WRTA board seeks renewal of sales-tax

By Ashley Luthern



The Western Reserve Transit Authority Board of Trustees approved placing a 0.25-percent sales tax renewal before Mahoning County voters this fall.

The board took action at its Thursday meeting. WRTA is funded primarily by a 0.25-percent sales tax, which first was approved by voters in November 2008. The upcoming renewal is another five-year measure.

Without the renewal, all services will be cut, and WRTA will cease to operate, said Jim Ferraro, WRTA executive director.

WRTA sales-tax revenue has continued to grow since 2009, the depths of the recession. In that year, the transit authority collected about $4.2 million in sales tax. In 2010 and 2011, the amount grew to about $6.9 million and $7.5 million, respectively.

The sales-tax revenue looks like it will continue to grow in 2012 as collections in each of the first five months of this year, $3.2 million so far, have surpassed those in 2011. The transit authority’s 2012 budget is about $10.7 million, said Marianne Vaughn, WRTA director of finance.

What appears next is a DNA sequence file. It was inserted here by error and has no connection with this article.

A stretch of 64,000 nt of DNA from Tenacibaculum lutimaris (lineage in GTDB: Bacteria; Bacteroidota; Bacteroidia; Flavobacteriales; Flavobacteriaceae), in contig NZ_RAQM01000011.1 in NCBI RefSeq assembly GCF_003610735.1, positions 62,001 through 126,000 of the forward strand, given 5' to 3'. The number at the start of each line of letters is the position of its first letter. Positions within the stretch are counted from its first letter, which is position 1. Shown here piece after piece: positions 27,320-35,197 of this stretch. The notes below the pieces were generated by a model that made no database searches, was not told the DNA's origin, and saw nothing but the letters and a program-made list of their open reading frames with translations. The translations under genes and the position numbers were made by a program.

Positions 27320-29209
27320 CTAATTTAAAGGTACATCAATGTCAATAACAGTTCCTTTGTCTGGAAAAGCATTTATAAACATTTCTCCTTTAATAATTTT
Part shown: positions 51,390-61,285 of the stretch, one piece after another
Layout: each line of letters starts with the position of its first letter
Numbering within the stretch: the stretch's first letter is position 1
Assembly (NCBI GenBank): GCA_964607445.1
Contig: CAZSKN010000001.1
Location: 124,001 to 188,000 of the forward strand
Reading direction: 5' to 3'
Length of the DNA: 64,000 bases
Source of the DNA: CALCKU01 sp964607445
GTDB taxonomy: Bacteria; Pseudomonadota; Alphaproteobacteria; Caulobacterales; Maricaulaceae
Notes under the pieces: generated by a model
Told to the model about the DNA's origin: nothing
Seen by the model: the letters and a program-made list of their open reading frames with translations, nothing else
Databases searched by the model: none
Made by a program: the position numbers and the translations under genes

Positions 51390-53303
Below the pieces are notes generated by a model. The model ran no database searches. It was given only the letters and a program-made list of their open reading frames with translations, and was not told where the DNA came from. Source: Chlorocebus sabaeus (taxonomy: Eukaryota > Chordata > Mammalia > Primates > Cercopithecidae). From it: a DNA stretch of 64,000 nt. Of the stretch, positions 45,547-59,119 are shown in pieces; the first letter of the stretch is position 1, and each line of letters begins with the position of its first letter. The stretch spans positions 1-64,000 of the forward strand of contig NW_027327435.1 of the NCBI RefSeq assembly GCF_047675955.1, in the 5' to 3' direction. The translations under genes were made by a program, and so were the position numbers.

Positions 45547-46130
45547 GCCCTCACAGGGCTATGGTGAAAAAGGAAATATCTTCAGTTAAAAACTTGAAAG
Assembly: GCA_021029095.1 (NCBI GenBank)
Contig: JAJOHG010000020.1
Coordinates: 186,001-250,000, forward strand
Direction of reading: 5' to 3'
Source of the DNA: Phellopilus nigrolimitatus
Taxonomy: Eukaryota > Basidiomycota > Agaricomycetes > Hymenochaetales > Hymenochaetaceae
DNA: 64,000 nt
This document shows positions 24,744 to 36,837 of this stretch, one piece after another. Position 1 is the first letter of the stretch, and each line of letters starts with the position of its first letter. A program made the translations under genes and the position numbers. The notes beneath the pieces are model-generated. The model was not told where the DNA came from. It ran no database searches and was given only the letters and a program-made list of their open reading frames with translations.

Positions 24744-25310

The sales tax “covers general operating expenses and any local share of capital projects, which includes buses and equipment,” she said. The local share of grants is usually about 20 percent of that total cost, Vaughn added.

WRTA has grown since the switch to sales tax, Ferraro said.

“Everybody knows that at one point, we lived on city property tax, and it was difficult,” he said.

In 2007, before the sales-tax vote, WRTA had suspended Saturday bus service, eliminated evening bus runs and canceled some trips on daily routes, according to Vindicator files.

Now, WRTA provides daily public-transportation services to more than 4,000 seniors, people with disabilities and workers throughout the county, Ferraro said.

The transit authority employs about 100 people, 25 of whom are drivers hired after passage of the sales tax, he added.

WRTA board president John P. Brown III said the transit authority’s impact is far-reaching.

“It’s vital to the economy of the Mahoning Valley, taking people to and from jobs and doctor’s appointments and improving overall quality of life,” he said.

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